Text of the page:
Twenty-three patients with a diagnosis of MM were eligible to participate on the study, and mTAA-specific T cell lines were successfully generated from all individuals with no manufacture failures. Of this group, two patients were not infused—one who withdrew consent and another who developed rapidly progressive disease and chose hospice care. Of the 21 patients who were treated, 9 were infused as adjuvant therapy while in remission after their last line of treatment (median, 3 prior lines of therapy; range, 2 to 7) (group A, Table 1), whereas the remaining 12 received mTAA T cells to treat relapsed or resistant disease after receipt of a median of 3.5 lines (range, 1 to 10) of prior therapies (group B, Table 2). For patients with available pretreatment biopsy samples, all tumors expressed a minimum of two and as many as all five of the target TAAs, as confirmed by immunohistochemistry (IHC) (Tables 1 and 2).

Table 1 Patient characteristics (group A).

ID, patient number; G, gender; M, male; F, female; Std., standard cytogenetic risk [not 17p/tp53 altered or t(4;14), t(14;16)]; hetero, heterozygous p53 mutation/deletion; R-ISS, Revised Myeloma International Staging System; Imid, immunomodulatory class of drugs; PI, proteasome inhibitor class of drugs; MoAb, monoclonal antibody class of drugs; ASCT, number of prior autologous hematopoietic stem cell transplantations; DL, dose level; Y, yes; N, no.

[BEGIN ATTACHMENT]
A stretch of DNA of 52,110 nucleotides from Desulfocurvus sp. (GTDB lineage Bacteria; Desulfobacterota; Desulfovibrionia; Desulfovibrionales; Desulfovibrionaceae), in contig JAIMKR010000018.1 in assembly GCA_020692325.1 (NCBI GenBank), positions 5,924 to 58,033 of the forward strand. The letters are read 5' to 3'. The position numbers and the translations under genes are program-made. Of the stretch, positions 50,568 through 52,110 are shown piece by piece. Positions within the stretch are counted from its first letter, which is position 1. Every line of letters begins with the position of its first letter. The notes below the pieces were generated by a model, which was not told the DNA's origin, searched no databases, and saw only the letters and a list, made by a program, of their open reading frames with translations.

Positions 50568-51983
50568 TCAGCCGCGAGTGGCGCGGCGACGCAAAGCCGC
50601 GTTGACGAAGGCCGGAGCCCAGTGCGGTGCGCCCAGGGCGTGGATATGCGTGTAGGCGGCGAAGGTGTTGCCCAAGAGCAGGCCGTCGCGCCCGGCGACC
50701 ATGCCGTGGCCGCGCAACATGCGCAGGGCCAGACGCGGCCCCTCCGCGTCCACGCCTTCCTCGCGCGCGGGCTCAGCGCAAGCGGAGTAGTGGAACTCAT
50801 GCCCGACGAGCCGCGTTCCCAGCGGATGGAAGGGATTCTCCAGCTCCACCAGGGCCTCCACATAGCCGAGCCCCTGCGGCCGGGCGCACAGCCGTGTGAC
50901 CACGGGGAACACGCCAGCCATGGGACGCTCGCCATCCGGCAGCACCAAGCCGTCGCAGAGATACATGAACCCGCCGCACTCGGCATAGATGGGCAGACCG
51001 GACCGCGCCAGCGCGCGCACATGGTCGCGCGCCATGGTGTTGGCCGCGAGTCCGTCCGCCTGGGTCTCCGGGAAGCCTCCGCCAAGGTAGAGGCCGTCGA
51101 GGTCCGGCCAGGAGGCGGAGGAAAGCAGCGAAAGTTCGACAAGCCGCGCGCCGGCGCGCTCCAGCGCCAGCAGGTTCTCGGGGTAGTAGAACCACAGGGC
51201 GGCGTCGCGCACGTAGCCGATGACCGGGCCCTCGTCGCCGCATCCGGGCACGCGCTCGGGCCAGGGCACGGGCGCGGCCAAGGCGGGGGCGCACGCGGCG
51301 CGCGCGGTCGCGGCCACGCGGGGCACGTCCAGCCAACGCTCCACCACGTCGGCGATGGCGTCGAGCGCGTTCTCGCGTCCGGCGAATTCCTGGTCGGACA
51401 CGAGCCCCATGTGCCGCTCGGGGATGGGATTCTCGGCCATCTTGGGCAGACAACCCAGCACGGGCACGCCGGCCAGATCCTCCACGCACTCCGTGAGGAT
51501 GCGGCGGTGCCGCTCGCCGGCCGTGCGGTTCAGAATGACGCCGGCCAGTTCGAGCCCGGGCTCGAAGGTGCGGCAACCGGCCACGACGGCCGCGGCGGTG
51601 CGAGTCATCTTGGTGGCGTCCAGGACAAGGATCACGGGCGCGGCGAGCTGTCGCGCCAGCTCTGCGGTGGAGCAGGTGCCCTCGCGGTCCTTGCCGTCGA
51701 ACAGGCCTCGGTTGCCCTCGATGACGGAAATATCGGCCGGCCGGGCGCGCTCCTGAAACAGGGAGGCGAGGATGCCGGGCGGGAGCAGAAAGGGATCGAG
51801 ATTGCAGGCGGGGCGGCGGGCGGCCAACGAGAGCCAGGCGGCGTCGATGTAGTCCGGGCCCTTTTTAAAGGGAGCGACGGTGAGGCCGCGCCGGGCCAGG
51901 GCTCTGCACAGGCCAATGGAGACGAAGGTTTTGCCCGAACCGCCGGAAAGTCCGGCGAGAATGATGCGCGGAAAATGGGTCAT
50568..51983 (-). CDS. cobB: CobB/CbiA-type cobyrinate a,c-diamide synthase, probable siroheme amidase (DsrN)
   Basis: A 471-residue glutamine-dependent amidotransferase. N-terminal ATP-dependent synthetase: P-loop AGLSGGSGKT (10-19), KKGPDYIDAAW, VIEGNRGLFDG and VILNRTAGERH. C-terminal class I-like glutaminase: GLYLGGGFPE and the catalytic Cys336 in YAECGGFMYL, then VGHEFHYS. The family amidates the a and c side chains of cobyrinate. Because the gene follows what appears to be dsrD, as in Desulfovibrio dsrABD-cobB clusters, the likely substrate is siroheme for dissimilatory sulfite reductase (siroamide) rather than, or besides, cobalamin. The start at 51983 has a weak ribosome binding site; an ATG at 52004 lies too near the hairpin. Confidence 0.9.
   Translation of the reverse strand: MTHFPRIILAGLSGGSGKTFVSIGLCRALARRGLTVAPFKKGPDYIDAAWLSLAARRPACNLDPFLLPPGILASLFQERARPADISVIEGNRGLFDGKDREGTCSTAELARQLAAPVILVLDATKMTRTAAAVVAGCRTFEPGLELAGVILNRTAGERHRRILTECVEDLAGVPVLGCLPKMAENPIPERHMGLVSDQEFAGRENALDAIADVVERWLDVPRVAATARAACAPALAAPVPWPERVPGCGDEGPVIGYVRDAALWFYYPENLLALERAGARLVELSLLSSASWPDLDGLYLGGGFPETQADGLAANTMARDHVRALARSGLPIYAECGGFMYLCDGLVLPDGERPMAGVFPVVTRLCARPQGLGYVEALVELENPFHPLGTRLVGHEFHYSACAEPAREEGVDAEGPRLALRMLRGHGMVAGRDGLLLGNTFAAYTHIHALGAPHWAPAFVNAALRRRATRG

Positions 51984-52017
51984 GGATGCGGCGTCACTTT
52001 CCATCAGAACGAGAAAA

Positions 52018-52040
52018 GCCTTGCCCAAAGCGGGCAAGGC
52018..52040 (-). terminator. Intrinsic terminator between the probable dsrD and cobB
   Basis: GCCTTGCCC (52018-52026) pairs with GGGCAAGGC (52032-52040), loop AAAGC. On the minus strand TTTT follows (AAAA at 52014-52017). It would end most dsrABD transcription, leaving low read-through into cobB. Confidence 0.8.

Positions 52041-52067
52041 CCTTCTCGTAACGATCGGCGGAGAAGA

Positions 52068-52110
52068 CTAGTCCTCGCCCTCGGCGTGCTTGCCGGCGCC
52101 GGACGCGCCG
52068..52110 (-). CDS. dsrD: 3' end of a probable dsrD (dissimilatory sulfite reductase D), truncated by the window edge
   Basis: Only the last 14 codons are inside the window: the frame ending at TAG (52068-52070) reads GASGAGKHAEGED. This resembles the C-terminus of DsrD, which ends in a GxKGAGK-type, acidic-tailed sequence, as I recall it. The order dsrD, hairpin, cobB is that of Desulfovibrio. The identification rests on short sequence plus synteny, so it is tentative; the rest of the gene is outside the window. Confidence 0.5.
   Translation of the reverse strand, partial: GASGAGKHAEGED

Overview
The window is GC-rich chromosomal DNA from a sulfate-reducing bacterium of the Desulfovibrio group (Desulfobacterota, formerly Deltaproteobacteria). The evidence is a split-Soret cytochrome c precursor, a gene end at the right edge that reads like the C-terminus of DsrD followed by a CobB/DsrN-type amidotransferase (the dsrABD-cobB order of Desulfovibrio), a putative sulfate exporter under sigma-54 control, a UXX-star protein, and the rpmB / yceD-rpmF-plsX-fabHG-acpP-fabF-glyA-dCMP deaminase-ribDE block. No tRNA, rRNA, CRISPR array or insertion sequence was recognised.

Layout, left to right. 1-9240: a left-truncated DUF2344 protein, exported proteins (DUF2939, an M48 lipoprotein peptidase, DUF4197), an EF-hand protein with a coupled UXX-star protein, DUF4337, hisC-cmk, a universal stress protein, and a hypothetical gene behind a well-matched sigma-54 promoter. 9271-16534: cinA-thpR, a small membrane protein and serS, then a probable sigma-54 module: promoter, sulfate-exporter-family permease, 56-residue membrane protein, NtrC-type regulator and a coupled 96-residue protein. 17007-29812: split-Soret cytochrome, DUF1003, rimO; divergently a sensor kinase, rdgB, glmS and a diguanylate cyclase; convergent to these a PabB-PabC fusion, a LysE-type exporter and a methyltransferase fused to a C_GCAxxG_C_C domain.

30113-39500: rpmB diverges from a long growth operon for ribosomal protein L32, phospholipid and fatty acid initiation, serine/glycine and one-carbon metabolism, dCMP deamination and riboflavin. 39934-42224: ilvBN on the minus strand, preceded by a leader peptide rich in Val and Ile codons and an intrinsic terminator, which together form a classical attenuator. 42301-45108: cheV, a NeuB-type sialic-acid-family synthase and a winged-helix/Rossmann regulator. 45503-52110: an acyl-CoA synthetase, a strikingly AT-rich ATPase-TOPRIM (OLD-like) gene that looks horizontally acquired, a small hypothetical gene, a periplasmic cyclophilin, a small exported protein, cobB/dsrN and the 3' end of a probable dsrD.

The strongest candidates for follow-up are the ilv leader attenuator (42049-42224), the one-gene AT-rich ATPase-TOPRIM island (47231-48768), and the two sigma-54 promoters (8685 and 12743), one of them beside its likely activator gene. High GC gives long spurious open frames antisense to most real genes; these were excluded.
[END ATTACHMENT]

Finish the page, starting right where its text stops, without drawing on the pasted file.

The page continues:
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Table 2 Patient characteristics (group B).

M-spike, serum or urine myeloma paraprotein quantification by electrophoresis; Std., standard risk [(not 17p/p53 altered or t(4;14), t(14;16)]; quant., quantification.

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Specificity and clonality of ex vivo expanded mTAA T cells